The /mu/ Wiki


How to export your data (to Spotify)

Alainn February 25, 2013 User blog:Alainn

Standard tools for exporting Loved Tracks

These two sites offer an easy way of finding loved tracks based on giving them a username. Playlistify has had some outages but normally they're really stable. I've tested both sites to see what results they give and it turned out that Playlistify gave more results back than Spotibot (20 tracks more of my Loved-list).

Playlistify also has an option for adding the url of an xspf-file but no option to upload one, not that handy since you can only download the file from but not link to it. The downside of using Playlistify however is that they have sound effects while searching that are really annoying if you're listening to music. There is an option to turn this off.

Both services have a problem with searching for tracks if the number of loved-tracks is fairly large. So far anything under a thousand tracks on gives good results, but when I tried a user with 5064 tracks loved and another with 7455 both came back as either not a valid username or zero results. It turned out that because I had enabled AdBlockPlus both sites somehow couldn't trigger the export from The strange thing is that after I had disabled ABP both sites could only "see" the first 700 tracks from large lists.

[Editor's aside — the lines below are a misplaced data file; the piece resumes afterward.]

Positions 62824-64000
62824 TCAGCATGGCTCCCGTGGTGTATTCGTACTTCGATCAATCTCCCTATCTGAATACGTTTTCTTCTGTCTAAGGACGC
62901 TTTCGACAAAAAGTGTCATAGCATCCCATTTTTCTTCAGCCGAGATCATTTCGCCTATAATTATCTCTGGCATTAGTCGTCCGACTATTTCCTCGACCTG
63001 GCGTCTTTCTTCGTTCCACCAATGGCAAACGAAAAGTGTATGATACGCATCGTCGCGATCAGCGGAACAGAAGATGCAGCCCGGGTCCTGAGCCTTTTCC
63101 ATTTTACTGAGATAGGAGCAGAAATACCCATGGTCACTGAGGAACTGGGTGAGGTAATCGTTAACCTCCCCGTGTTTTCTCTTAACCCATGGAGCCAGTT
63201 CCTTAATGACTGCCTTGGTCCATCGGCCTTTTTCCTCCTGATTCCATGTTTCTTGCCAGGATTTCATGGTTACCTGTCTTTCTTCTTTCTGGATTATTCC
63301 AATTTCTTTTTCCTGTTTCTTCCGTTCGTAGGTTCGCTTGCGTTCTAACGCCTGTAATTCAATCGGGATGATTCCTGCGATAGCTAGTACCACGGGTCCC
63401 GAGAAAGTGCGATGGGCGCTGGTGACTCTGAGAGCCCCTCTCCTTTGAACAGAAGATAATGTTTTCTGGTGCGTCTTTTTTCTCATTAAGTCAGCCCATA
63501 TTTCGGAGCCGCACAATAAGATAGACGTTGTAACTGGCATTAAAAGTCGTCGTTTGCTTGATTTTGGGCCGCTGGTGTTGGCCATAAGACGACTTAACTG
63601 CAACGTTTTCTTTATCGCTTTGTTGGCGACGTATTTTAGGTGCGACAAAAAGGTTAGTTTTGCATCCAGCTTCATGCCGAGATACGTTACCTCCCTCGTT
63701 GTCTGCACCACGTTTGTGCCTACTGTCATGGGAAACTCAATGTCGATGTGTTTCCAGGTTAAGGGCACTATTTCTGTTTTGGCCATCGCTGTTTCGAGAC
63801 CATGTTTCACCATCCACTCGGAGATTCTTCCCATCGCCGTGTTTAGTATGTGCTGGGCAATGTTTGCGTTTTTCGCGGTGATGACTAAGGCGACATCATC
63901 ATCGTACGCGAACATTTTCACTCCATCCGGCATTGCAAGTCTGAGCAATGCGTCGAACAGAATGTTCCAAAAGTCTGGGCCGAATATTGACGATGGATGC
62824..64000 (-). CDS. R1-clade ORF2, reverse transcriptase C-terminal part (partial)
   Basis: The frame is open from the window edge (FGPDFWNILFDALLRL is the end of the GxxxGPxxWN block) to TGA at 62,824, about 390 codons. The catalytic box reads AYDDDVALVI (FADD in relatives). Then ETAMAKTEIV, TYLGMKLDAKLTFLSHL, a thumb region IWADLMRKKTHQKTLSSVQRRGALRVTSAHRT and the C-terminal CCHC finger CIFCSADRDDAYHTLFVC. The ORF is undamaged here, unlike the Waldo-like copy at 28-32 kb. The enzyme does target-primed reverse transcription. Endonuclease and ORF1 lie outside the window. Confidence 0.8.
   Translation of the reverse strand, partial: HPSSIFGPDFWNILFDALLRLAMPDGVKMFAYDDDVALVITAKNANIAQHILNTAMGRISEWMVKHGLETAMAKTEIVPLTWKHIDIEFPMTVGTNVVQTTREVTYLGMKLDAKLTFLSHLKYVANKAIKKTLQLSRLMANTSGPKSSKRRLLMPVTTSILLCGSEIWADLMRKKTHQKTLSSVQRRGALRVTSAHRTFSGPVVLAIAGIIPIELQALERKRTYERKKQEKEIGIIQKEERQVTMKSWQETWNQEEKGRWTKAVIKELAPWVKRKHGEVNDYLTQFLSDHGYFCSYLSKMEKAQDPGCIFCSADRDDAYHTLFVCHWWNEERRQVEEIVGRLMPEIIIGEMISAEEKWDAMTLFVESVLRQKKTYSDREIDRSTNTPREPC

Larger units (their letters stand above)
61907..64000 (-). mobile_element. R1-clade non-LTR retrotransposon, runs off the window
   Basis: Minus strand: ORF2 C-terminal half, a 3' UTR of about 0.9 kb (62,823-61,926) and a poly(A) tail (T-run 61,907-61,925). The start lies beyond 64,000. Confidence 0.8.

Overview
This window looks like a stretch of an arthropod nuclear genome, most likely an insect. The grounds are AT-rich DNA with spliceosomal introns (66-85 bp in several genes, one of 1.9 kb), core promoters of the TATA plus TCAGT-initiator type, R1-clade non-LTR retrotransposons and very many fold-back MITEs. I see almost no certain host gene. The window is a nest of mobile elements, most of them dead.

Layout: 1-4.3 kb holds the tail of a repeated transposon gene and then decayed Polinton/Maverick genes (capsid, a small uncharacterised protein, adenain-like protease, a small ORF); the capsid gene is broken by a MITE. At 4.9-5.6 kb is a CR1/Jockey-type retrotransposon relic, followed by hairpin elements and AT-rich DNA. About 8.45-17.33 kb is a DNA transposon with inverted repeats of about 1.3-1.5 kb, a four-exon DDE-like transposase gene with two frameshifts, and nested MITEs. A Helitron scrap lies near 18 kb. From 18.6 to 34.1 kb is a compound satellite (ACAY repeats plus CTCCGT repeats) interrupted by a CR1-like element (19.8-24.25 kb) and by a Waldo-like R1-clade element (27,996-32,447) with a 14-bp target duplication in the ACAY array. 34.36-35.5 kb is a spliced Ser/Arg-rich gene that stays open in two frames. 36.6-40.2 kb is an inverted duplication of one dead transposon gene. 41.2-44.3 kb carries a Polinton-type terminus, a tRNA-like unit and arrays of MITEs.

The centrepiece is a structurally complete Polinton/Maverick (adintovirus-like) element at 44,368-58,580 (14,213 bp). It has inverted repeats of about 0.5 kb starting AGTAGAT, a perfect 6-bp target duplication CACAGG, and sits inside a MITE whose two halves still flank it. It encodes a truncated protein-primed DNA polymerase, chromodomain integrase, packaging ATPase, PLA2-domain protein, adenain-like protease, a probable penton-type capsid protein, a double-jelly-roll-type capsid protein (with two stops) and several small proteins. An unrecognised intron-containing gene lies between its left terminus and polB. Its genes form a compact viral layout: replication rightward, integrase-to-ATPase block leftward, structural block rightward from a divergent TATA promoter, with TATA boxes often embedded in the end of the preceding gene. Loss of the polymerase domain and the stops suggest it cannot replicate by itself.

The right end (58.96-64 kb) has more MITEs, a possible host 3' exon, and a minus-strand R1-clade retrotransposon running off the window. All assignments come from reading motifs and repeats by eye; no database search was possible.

A better solution for long lists is to not export the list in as a xspf-file but to choose for TSV as the format in the drop-down menu (it's right underneath where it says XSPF). The export takes some time (tested it on a list with 7455 tracks) but after that you have your list in a format that can be read by Calc (part of the free OpenOffice-suite) or in Excel. Make sure that you're importing the data as UTF-8 otherwise artist and track names get maimed when they have characters like ë, é or ô.

The file will contain one column with the track name, one with the artist and one with the for that track.

Open your spreadsheet application of choice and import the data in the file (usually something like "Data" and then "Import"). While importing tell the application that the data is deliminated (split) by a tab (make sure that any option for comma is not selected) and click import. After that you have all your tracks information in front of you, make sure you see the three columns. Now you have your data in Excel you need switch the order (tracks and then artists) to artists first, before copying.

Now select the first track name at the top left, scroll all the way down to the last artist names and shift-click that name. Copy those to the clipboard (ctrl+v).

Next, open the following url in your browser: and click on "import your playlist now", go to the copy+paste section. Click the field and paste (ctrl+v) the list. You can adjust the results so they only return the original versions (the reason why anyone would want the covers is beyond me) and the option to only return tracks that are available in your country (meh). Next click on upload and the site looks through the list if it can recognize the format. You then get asked whether you want it to look for them in the available tracks on Spotify, click yes (obviously) and it goes to work. After some time you get to see a picture with underneath it a text with "Click to paste to clipboard", do so.